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The cost of raising children

Updated: Sep 5, 2023

Updated post: 4/26/23 - Original post: 9/15/22


How to Budget When Your Spouse Won't: Part 8 of our 10 part budgeting series


Child Care and Child Support

How much do you believe it would cost on average to raise a child born in 2015, excluding saving for college?

  • $146,000

  • $185,000

  • $240,000

  • $310,000


My wife Hope and I were young when we had our first child. The first year he was born, Hope continued to work full time. I switched jobs, worked full time in the evenings to stay home with him during the day, and went to graduate school online late at night after work. We eventually had more children, and the best financial move then was for me to work two full-time jobs while Hope stayed home with the kids.


In hindsight, this might have been a mistake. You can only work 80+ hour weeks before your mind and body begin to break down. Like many other women, Hope stayed home at the expense of her career. We were in survival mode and only considering the here and now. The consequences for Hope, like many other women, are the compounding consequences of missed time on earnings and falling behind in investing for retirement and social security contributions. As a couple, this would need to be factored into your long-term financial plan.


According to the latest report from the USDA, the average cost of raising a child born in 2015 is just over $310,000. This does include saving for college or private school. What any of the graphics below fail to illustrate is the cost of time. Not the loss of time being a parent – those moments are priceless. Instead, the cost of time from the labor force, investment for retirement, doctor's appointments, and endless errands create stress.


Have kids on purpose and be prepared financially. The argument that you will never be prepared financially is nonsense and just an excuse to have kids before you're ready.


If you have kids, you’ll be able to complete our Budget Template for Couples using your current expenses. If you don’t have kids but want to know whether you can afford it, add $1,500 per child per month to the “other” budget category. If you don’t make enough, anticipating additional income by working more or taking on a side hustle is a big mistake. That’s time you don’t have to give if you want to see your family.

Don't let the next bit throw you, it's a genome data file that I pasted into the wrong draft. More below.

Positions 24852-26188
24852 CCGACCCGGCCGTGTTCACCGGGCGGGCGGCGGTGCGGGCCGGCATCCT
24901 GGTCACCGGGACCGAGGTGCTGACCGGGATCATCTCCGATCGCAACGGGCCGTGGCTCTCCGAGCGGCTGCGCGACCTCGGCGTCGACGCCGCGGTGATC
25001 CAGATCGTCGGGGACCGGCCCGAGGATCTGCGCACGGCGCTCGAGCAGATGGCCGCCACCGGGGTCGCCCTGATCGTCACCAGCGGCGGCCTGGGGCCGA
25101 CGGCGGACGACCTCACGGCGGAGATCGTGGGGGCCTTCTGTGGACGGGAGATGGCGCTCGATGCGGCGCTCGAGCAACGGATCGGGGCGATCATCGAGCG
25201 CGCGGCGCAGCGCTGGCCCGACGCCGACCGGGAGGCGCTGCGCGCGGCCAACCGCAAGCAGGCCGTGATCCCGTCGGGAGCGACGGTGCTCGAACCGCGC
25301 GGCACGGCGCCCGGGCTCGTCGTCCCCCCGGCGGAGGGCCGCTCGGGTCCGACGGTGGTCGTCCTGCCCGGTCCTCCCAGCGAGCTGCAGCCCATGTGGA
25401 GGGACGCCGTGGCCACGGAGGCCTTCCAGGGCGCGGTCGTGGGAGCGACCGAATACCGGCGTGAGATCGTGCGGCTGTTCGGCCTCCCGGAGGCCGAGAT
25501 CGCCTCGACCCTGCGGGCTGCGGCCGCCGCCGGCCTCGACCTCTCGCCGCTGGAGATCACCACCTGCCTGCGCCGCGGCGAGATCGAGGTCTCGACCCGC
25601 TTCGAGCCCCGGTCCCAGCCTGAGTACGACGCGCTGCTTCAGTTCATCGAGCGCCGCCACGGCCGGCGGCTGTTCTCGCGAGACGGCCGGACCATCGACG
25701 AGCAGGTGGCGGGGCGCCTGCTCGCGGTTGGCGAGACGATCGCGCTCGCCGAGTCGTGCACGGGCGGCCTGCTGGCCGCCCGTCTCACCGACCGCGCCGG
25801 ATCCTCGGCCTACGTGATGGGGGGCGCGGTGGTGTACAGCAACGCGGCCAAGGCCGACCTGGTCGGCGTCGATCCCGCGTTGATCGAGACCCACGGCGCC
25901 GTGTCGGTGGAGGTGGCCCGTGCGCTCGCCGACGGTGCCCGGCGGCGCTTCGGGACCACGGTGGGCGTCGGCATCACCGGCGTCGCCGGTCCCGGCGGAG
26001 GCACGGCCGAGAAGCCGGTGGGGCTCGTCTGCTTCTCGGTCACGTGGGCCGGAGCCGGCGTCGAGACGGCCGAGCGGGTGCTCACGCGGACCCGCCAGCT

Parenting is hard. It not only takes time to be a good parent, but it takes emotional energy. The more you work, the less emotional energy you have to be a great parent. To this day, I still can’t wrap my mind around the heroic grind of single and great parents. Budgeting for future children is far more than a numbers game – it’s more important to forecast the time and energy you will have to be a great parent.

For dads out there, I am a big fan of Paul Sullivan and The Company of Dads. Paul also serves on our Voluntary Advisory Board. Paul is the Lead Dad for our three daughters and is creating a community for other Lead Dads like him and like me.



 

Personal and Family Expenses


The cost of children included in the report does include clothing, shoes, laundry, donations, and entertainment. However, it fails to dive into the details of how to budget for such items as a family.


Clothing and shoes


We need to be more materialistic. I was aghast when I heard this argument made in the documentary Minimalism: A Documentary About the Important Things by Dr. Juliet Schor, an economist and sociologist. She taught for 17 years at Harvard and is now at Boston College. And then she explained what she meant.